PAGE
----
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While it’s definitely positioned as a piece on the pros and cons of remote work within the context of the ongoing pandemic, this Shacknews interview with Crate Entertainment’s founder Arthur Bruno sheds some light on the troubled development of Titan Quest and its canceled sequel, the founding of Crate Entertainment, and more. There’s some good stuff in there. An excerpt:
David L. Craddock: I loved Titan Quest when it released, and remember it getting favorable reviews. However, Iron Lore shut down because, according to reports, the studio couldn't secure funding. When did you realize the funding might not come through? Or did the studio's downfall come as a surprise.
Arthur Bruno: Oh man, I could write a book about this, but I'll try to abridge it.
Things started to look troubling even before we got to release with Titan Quest. In 2005, publishers were all convinced PC gaming was dead and a new exec at THQ decided the publisher needed to dedicate all its resources toward console and multi-platform development. Even as they continued to pay us to finish Titan Quest, support for the game dried up and North American marketing was almost non-existent. I remember reading a comment online where someone asked "Where did this game come from? I only heard about it because it was the top download on BitTorrent."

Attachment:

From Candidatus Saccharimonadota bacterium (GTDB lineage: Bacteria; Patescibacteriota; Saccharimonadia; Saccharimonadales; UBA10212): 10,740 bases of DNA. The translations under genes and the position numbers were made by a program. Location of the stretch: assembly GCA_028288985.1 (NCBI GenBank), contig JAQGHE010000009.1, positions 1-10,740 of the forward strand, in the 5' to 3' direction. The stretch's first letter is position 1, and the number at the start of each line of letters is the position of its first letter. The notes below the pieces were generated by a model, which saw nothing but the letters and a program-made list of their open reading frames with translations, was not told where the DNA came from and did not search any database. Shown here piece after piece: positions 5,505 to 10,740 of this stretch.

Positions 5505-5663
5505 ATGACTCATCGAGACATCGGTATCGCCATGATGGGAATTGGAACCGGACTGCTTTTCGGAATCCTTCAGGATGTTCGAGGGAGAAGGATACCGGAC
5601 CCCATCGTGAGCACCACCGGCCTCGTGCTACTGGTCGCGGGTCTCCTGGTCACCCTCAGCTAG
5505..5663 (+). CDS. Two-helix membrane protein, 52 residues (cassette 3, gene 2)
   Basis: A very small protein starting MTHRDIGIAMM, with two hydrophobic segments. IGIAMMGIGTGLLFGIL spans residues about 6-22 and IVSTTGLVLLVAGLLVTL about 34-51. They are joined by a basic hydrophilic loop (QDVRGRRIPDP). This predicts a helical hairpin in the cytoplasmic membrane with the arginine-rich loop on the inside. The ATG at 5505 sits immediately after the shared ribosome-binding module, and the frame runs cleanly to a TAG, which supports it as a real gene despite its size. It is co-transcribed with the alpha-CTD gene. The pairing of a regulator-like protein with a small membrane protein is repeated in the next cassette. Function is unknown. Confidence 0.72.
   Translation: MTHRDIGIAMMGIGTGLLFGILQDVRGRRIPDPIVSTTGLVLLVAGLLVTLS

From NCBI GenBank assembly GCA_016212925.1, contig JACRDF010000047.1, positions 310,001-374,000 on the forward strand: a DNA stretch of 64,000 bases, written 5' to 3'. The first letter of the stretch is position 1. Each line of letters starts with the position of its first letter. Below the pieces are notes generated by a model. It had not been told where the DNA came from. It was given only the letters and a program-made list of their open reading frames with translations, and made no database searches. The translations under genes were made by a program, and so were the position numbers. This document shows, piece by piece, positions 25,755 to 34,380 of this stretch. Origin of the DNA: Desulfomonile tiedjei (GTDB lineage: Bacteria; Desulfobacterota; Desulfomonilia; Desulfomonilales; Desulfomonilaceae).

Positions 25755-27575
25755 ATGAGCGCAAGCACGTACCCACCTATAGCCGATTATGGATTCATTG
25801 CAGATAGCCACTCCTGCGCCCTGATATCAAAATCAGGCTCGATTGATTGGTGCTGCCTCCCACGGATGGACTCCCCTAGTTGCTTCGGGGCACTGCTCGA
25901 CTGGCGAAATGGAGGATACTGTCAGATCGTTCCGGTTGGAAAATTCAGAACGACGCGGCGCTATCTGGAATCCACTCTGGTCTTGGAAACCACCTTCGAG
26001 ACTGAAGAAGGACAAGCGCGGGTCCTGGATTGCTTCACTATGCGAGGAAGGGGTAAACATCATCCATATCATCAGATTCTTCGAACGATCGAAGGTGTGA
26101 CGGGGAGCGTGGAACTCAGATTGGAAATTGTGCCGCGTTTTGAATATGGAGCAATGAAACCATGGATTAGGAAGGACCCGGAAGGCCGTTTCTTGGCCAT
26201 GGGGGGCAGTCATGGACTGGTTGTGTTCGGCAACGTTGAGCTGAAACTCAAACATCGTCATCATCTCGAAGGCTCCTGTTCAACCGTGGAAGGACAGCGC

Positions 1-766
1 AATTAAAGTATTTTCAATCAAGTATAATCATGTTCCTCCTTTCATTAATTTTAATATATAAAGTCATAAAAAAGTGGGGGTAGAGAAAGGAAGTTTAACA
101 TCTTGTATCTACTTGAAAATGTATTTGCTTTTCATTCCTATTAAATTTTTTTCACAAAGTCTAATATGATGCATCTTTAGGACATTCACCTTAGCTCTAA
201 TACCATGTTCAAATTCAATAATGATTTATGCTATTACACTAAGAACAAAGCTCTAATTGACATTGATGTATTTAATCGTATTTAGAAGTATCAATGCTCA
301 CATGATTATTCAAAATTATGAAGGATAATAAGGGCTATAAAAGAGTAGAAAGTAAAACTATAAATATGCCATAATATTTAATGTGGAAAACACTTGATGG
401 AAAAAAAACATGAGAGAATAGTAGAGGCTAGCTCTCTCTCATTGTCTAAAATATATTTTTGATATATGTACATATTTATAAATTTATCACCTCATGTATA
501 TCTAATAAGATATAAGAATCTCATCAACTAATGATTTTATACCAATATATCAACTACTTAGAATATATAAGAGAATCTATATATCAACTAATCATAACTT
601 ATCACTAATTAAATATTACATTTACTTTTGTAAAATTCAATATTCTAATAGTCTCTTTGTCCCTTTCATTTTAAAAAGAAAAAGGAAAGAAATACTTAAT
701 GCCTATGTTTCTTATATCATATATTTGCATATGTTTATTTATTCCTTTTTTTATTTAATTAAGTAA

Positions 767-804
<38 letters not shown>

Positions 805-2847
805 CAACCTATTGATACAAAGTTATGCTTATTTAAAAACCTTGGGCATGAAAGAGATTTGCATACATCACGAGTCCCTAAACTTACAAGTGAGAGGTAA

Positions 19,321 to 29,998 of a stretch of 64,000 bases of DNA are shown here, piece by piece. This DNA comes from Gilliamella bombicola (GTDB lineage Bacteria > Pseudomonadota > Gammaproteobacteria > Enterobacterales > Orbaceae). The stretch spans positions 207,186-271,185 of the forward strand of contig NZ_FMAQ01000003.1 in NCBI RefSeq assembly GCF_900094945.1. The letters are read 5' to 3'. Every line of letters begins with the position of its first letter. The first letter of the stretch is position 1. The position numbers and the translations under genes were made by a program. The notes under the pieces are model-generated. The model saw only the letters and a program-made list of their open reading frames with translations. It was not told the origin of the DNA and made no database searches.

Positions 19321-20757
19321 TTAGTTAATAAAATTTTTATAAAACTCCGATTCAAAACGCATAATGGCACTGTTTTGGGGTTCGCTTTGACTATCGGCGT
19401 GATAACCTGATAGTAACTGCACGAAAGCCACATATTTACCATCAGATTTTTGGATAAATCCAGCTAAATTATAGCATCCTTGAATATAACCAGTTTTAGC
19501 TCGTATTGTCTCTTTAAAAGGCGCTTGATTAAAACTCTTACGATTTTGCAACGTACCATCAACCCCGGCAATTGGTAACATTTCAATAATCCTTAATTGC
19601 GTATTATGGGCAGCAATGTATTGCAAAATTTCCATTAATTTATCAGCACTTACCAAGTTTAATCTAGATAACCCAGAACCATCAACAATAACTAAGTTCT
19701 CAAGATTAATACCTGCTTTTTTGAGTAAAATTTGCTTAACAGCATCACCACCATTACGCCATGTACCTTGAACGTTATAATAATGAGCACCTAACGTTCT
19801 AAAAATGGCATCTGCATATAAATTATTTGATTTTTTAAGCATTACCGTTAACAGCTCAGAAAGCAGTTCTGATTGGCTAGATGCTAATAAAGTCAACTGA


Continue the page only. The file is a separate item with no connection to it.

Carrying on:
This was in the age of physical retail, where if first-month sales weren't strong, games lost their placement on store shelves or disappeared altogether. THQ deemed the game a flop and predicted sales would fall off to nothing in another month. They only funded Immortal Throne because they had to as part of the original deal.
So during Immortal Throne's development, we knew we had to come up with something else before we finished it and money ran out. The owners were always pretty transparent about how long we had. Unfortunately, management at Iron Lore could not agree on the next game or how to develop it. It wasn't until halfway through Titan Quest: Immortal Throne development that I was pulled in to help work on the new concept and a lot of precious time was lost.
I actually pitched a MOBA internally based on a DotA inspired mod some of us created at work and had been playing during company game nights for a year. I was told DotA was too niche and hardcore to ever catch on; this was about two years before League of Legends came out. What we ended up with was a sort of action-RPG/MOBA hybrid where you controlled a hero leading AI-controlled forces toward victory on a dynamic battlefield with a third-person camera. Unfortunately, we had to throw it together pretty quickly using Titan Quest assets. It looked very Titan-Quest-like and publishers weren't very excited about it. THQ definitely told us they had no interest in another Titan Quest game.